The NSA's warrantless wiretapping is a crime, not a state secretJuly 10, 2012
This week, cellphone carriers publicly reported that US law enforcement made an astounding 1.3m demands for customer text messages, caller locations, and other information last year. The disclosure has sparked a flood of press coverage and consumer outrage, given much of the information was obtained without a warrant.
But this is only one way that communications and communications records are being monitored by the government. Since 2006, Americans have known that the National Security Agency (NSA), in league with telecommunications carriers like AT&T, has been engaging in mass warrantless surveillance of millions of ordinary Americans. And since shortly thereafter, the Electronic Frontier Foundation has been suing to stop it.
Despite the fact that the mass wiretapping was first exposed by the New York Times in 2005, and subsequently reported on by dozens of news organizations, the government continues to maintain that the "state secrets" privilege should prevent the courts from even the basic determination of whether the NSA's actions are legal or constitutional. This position isn't correct legally, since, in 1978, Congress created the Foreign Intelligence Surveillance law specifically requiring the courts to determine the legality of electronic surveillance. But it also isn't the right answer for a country founded on the supremacy of law and the constitutional protections against untargeted searches and seizures.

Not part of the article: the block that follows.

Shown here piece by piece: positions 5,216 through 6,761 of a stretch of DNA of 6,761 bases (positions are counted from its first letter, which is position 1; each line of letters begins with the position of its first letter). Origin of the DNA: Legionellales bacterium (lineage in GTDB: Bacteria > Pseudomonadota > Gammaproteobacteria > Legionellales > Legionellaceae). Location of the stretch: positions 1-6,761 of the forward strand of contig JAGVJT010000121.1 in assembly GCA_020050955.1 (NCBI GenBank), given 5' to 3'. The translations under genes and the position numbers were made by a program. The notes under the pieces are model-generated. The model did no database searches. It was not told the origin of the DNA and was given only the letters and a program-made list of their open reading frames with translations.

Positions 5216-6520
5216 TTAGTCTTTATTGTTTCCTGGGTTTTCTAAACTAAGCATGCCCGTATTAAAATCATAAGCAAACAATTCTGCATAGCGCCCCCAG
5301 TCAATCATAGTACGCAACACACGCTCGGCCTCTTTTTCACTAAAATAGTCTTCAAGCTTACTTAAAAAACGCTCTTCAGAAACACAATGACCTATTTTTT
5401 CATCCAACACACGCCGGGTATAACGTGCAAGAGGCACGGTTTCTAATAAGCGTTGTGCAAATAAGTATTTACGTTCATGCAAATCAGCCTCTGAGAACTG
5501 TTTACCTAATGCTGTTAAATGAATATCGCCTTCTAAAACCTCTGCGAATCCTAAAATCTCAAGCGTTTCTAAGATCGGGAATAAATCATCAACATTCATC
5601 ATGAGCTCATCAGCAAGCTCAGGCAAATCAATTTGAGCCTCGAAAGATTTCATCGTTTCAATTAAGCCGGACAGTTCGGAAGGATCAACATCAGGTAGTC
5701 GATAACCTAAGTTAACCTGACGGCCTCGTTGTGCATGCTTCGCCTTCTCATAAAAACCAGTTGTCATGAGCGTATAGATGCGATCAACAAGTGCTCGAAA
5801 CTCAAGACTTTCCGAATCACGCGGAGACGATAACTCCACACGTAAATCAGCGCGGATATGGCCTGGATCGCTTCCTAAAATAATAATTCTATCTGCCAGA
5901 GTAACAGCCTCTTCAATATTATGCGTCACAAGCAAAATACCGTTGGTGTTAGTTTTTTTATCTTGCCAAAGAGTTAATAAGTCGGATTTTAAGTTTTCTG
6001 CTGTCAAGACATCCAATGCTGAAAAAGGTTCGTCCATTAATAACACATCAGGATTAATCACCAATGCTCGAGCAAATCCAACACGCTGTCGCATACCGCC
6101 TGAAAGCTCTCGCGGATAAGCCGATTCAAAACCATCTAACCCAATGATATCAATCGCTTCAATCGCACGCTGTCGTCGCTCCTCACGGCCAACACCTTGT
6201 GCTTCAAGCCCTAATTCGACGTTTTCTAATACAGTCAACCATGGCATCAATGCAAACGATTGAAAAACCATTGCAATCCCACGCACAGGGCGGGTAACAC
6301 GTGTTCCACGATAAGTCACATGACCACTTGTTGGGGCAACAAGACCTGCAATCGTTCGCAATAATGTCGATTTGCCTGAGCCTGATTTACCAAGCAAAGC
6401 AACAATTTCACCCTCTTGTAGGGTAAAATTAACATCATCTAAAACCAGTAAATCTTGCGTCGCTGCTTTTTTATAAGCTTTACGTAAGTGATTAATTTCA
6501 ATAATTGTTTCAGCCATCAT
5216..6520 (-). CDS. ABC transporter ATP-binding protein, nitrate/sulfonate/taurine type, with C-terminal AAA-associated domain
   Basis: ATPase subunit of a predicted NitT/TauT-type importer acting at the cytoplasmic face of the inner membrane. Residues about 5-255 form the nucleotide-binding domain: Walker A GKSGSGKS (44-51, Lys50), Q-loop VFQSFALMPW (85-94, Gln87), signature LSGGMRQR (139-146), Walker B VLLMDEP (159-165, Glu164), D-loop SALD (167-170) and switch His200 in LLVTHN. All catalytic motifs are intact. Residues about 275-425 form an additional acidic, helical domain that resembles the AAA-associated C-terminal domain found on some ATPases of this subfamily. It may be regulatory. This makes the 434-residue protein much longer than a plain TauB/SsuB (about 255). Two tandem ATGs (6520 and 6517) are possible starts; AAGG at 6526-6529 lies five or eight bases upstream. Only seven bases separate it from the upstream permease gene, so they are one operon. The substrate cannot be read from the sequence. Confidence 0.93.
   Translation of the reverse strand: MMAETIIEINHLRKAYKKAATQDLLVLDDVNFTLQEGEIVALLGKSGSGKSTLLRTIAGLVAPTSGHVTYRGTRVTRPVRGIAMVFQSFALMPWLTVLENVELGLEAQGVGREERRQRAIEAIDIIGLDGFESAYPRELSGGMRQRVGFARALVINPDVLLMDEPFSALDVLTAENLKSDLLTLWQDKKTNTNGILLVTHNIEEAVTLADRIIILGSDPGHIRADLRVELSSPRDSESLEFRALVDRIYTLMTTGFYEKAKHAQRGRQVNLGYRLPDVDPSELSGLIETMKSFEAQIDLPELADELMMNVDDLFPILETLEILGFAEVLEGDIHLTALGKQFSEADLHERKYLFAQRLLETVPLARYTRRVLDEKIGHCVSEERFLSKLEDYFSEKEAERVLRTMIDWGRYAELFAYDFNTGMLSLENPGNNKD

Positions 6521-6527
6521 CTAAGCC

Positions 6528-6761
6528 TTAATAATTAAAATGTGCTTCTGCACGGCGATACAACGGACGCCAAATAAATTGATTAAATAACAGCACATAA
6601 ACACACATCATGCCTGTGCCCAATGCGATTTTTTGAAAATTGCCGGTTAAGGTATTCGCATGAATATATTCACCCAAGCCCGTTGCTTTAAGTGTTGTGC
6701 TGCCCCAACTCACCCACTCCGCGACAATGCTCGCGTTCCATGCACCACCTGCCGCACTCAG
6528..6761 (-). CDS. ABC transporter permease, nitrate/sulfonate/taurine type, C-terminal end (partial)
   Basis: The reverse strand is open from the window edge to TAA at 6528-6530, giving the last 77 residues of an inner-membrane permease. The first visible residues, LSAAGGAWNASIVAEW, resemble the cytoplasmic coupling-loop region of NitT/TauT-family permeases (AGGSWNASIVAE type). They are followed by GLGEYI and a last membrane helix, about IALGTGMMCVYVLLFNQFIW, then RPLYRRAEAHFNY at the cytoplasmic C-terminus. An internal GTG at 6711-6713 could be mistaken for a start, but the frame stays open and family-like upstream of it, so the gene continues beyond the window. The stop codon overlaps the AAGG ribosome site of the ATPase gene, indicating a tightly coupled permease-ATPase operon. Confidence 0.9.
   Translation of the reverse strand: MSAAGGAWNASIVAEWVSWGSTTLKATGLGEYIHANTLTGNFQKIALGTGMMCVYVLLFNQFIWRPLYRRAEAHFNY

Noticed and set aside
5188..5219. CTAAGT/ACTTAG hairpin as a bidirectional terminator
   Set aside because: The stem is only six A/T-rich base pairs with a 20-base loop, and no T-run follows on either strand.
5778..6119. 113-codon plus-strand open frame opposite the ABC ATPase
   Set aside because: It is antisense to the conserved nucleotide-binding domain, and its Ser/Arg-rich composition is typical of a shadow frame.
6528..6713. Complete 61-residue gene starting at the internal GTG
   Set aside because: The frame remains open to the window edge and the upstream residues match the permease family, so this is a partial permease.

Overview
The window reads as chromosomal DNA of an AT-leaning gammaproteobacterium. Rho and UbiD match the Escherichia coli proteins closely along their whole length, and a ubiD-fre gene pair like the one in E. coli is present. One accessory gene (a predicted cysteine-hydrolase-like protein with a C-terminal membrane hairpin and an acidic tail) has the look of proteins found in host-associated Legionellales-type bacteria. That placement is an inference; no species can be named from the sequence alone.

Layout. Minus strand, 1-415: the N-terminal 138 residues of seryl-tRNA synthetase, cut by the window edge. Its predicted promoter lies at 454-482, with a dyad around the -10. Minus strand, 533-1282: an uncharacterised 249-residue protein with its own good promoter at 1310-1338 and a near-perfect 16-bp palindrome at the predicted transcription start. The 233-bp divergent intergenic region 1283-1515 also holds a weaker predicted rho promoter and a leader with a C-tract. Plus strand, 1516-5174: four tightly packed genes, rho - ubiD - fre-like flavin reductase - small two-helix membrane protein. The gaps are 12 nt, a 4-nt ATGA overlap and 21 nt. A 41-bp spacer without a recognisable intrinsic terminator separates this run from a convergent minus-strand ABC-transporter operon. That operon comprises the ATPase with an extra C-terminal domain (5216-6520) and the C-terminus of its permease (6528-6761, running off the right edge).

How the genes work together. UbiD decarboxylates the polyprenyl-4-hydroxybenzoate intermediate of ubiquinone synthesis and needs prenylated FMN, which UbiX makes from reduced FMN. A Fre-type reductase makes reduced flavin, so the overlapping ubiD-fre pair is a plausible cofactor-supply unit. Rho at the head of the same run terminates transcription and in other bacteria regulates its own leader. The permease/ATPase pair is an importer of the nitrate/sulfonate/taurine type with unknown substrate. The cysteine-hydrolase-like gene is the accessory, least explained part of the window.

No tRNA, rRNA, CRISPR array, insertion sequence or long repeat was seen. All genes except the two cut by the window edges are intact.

Now, three longtime NSA employees – William E Binney, Thomas A Drake, and J Kirk Wiebe – have come forward and offered additional inside evidence to support the lawsuit, all of which confirms what an increasing mountain of evidence shows: that the US government is engaging in mass dragnet surveillance of innocent, untargeted American people, as well as foreigners whose messages are routed through the US. As Binney states, "the NSA is storing all personal electronic communications."
Our lawsuits – first, against the telecommunications carriers, and now, against the government directly – also included other undisputed evidence from a former AT&T technician named Mark Klein. He provided blueprints and photographs showing an NSA-installed "secret room" in an AT&T facility less than a mile from EFF's San Francisco office, which experts say siphons massive amounts of internet usage data, phone calls and records flowing through the facility directly to the NSA.